In May 2013, Chicago closed 49 public elementary schools. This action, decided by a mayor-appointed school board, was the largest school closure in US history. Since 2001, Chicago Public Schools (CPS) has closed, turned-around, or consolidated over 150 neighborhood public schools, the vast majority in low-income African American and Latino communities.
There has been controversy and protest surrounding school closings in Chicago and throughout the nation. While proponents argue that closing schools can help the district consolidate resources and/or offer better educational opportunities to students, critics argue that school closures are part of a larger effort to privatize education and that massive school closures disrupt communities, jeopardize students’ safety, interrupt learning, and disproportionately harm students of color and students with special needs. Yet, despite both the increase in school closures and the controversy surrounding them, there is very little data available about the impact of school closings. Moreover, during the school closing process, parents repeatedly asserted that CPS provided inaccurate, missing, and shifting information and left them out of decision- making.
Chicago’s education reform agenda, and particularly the decision to close dozens of schools, is one of the most impactful and contested public policies in the city. Nonetheless, the trend of closing schools is increasing even though there is very limited data about the impact of such closings. While there are a few studies of the impact of school closings on student achievement, there is a need to document the impact of school closings on children, families, and communities from the perspectives of those directly affected.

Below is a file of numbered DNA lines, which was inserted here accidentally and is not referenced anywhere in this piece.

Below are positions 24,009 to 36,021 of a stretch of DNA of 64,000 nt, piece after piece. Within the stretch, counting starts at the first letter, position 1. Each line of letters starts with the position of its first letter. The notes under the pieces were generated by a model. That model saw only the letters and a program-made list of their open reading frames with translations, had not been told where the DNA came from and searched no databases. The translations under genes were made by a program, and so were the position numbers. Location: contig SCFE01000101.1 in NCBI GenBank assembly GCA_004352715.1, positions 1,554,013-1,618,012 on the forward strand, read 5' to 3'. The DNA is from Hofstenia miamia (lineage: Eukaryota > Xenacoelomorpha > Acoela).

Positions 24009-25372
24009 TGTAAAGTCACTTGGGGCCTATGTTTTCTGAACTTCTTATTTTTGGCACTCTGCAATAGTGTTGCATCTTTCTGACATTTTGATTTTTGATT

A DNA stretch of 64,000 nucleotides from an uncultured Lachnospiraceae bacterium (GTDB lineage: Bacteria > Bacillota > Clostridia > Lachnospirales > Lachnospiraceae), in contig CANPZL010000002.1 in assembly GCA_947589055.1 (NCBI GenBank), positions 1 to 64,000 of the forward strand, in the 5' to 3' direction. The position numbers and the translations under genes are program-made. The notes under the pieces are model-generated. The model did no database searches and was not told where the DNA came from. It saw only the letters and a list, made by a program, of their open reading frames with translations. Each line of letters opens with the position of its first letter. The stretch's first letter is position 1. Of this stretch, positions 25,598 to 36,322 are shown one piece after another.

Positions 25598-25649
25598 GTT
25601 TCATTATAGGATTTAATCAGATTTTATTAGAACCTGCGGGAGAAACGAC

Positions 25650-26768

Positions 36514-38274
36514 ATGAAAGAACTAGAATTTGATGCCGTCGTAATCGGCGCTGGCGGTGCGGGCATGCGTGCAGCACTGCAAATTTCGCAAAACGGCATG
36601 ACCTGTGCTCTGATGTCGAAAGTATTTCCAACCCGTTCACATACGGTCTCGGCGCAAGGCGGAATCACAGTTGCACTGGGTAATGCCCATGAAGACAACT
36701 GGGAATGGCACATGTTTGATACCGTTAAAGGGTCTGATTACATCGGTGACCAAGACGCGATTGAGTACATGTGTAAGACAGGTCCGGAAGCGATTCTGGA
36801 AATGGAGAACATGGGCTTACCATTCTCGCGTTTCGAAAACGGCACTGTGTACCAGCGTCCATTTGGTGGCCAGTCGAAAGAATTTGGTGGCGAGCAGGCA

The purpose of the Chicago School Closings research project is two-fold: 1) to document the impact of school closings on African American and Latino students, families, and communities in Chicago; 2) to share our findings with affected communities to inform their advocacy for educational policies they believe are in the best interests of their children. Communities need carefully researched and substantiated information to effectively advocate for their children.